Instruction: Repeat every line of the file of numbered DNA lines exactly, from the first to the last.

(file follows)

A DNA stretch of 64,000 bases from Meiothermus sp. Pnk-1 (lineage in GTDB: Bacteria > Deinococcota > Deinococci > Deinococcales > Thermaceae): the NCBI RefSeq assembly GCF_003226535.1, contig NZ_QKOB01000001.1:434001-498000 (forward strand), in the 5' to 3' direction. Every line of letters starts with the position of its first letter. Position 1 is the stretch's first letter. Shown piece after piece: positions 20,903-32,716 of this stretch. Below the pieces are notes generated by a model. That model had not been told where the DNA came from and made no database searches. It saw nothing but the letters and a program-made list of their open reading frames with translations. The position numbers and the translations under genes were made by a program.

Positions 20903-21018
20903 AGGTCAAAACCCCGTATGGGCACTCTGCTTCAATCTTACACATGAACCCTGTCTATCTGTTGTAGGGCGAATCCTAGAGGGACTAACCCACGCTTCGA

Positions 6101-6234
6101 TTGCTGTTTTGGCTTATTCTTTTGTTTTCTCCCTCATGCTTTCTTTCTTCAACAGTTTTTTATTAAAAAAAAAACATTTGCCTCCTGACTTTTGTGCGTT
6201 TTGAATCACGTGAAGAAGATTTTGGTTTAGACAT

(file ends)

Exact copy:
A DNA stretch of 64,000 bases from Meiothermus sp. Pnk-1 (lineage in GTDB: Bacteria > Deinococcota > Deinococci > Deinococcales > Thermaceae): the NCBI RefSeq assembly GCF_003226535.1, contig NZ_QKOB01000001.1:434001-498000 (forward strand), in the 5' to 3' direction. Every line of letters starts with the position of its first letter. Position 1 is the stretch's first letter. Shown piece after piece: positions 20,903-32,716 of this stretch. Below the pieces are notes generated by a model. That model had not been told where the DNA came from and made no database searches. It saw nothing but the letters and a program-made list of their open reading frames with translations. The position numbers and the translations under genes were made by a program.

Positions 20903-21018
20903 AGGTCAAAACCCCGTATGGGCACTCTGCTTCAATCTTACACATGAACCCTGTCTATCTGTTGTAGGGCGAATCCTAGAGGGACTAACCCACGCTTCGA

Positions 6101-6234
6101 TTGCTGTTTTGGCTTATTCTTTTGTTTTCTCCCTCATGCTTTCTTTCTTCAACAGTTTTTTATTAAAAAAAAAACATTTGCCTCCTGACTTTTGTGCGTT
6201 TTGAATCACGTGAAGAAGATTTTGGTTTAGACAT